Wallace hoping to make Oly canoe history

Melissa Woods
Bernadette Wallace and Josie Bulmer have made rapid progress in the lead up to Tokyo

Four years ago paddler Bernadette Wallace's Rio aspirations were wrecked by cancer but she's determined not to let anything get in the way of becoming one of Australia's first female canoe Olympians in Tokyo.

The younger sister of former Olympic kayak gold medallist Ken Wallace, the 30-year-old is hoping to be a part of history with women contesting two sprint canoe events at the Japan Games as part of a gender equality push.

Jessica Fox will also compete in the newly-added C1 in the Olympic slalom events.

In sprint canoeing athletes kneel and use one-bladed paddles while in kayaking they sit and wield double-ended blades.

Wallace and 23-year-old Josephine Bulmer will compete in the two-person C2 race on Friday in the Oceania championships at Sydney International Regatta Centre, with the winners earning an Olympic quota spot.

The pair have only been a crew for just over a year and tried to fast-track their Olympic hopes following the program changes announced post Rio.

In 2016 Wallace was a Australian team regular and gunning to join Ken in Rio, where he won bronze, but just weeks before selection she was diagnosed with melanoma following the removal of a lump on her neck.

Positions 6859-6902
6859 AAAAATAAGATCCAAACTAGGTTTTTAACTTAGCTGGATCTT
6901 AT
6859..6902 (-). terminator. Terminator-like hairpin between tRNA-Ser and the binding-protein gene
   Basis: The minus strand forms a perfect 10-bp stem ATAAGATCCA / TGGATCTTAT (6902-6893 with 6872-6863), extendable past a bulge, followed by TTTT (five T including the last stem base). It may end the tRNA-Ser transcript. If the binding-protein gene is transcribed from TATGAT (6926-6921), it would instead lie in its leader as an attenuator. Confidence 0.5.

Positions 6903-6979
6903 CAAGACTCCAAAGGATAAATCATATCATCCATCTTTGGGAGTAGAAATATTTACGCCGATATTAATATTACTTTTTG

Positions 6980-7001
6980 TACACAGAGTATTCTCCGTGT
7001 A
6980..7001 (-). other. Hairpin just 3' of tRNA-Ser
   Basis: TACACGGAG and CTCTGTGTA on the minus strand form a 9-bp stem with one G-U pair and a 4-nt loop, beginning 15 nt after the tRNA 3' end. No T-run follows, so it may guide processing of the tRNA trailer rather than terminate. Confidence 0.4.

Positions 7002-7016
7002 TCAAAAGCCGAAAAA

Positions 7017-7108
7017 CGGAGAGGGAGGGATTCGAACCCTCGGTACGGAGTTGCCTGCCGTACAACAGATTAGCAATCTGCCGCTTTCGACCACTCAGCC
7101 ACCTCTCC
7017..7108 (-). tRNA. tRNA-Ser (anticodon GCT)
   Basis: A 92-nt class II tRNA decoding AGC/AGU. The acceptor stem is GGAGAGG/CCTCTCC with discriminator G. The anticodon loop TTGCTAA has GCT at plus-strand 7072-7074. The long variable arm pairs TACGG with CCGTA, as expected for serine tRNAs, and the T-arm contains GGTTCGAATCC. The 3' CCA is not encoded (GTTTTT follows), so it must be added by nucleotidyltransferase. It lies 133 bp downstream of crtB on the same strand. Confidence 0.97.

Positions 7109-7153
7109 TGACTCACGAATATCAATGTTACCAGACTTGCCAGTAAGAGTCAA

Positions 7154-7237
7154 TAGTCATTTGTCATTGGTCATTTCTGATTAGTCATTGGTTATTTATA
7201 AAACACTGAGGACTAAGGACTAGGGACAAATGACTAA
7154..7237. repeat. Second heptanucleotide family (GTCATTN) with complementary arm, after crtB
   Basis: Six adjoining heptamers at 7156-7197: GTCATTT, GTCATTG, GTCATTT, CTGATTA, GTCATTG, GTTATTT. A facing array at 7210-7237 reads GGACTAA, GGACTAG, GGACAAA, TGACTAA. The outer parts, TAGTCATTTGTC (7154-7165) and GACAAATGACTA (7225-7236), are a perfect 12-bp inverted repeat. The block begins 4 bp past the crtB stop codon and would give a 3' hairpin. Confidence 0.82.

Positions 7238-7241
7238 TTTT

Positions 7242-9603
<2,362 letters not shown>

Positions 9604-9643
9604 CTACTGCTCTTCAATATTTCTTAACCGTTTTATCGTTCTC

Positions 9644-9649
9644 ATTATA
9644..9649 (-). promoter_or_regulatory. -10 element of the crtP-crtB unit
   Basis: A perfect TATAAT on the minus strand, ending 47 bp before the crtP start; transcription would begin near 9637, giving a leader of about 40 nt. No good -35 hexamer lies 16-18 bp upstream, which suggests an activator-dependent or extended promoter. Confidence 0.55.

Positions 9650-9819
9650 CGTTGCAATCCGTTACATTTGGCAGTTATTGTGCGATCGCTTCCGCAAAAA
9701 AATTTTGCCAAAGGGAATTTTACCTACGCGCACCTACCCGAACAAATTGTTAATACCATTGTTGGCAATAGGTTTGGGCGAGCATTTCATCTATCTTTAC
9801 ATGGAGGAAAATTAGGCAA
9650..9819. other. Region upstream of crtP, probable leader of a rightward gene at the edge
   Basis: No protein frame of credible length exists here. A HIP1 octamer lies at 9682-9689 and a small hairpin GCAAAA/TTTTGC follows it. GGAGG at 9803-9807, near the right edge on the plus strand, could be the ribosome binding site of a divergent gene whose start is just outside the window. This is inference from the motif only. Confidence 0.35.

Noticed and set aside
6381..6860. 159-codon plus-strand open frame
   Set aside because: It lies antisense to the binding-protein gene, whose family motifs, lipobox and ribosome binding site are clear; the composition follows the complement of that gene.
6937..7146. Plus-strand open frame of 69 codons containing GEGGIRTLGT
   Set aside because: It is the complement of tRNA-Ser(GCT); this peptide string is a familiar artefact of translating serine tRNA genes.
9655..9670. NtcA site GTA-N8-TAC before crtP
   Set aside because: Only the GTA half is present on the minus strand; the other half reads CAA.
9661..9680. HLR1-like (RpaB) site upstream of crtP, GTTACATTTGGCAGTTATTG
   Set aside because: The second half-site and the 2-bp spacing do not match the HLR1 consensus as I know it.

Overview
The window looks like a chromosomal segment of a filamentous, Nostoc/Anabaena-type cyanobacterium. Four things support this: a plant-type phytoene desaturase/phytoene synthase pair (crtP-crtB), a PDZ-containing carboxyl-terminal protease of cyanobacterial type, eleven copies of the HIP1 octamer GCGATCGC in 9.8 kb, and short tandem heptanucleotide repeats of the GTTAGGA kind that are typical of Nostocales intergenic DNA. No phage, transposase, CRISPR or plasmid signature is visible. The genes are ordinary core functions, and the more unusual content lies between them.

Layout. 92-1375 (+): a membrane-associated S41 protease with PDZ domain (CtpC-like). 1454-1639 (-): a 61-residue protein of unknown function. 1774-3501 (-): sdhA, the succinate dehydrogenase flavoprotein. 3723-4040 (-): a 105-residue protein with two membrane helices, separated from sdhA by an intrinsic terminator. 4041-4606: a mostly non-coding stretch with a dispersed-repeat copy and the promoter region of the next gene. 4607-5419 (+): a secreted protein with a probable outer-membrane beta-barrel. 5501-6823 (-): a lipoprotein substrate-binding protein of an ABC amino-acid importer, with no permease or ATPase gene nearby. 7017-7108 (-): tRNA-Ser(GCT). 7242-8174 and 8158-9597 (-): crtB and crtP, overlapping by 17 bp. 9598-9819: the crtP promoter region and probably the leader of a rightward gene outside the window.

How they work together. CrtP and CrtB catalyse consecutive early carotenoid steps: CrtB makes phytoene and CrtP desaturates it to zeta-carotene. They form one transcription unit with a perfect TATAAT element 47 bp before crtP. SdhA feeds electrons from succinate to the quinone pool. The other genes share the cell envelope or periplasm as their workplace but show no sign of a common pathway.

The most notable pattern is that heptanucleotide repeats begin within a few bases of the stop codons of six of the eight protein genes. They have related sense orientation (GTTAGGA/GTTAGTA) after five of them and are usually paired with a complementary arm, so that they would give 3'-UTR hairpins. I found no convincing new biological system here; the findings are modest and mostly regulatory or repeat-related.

"They took the bump off and it turned out it was a melanoma and was quite a dangerous one with not the nicest survival rates," Wallace told AAP.

"That was the scare of my life and it still scares me every day, and next week I have to go back in for a biopsy of another little thing I have in my neck but I'm sure it's all fine.

"I'm not off the leash yet but I'm definitely lucky it didn't metastasise and spread.

"But that really kind of wiped out my Rio dreams."

Wallace decided to switch her focus to canoe, falling in love with the sport she described as a mix between Stand Up Paddle-board and outrigger canoe.

She said learning to paddle on one side but still go in a straight line was the first hurdle, as well as having to kneel which was initially "incredibly painful".

She and Bulmer have made rapid progress but need to hold off crews from New Zealand and the Cook Islands to clinch the Olympic spot.

Wallace said it would be special to be part of history.

"It's like a bonus goal; we can kick-start the sport for the younger woman around Australia," she said.

"To be the first Australian women would be amazing and if you're in the first heat in Tokyo, you'll be one of the first ever women to race in the Olympic canoeing.

"To be in that canon of athletes would be an honour."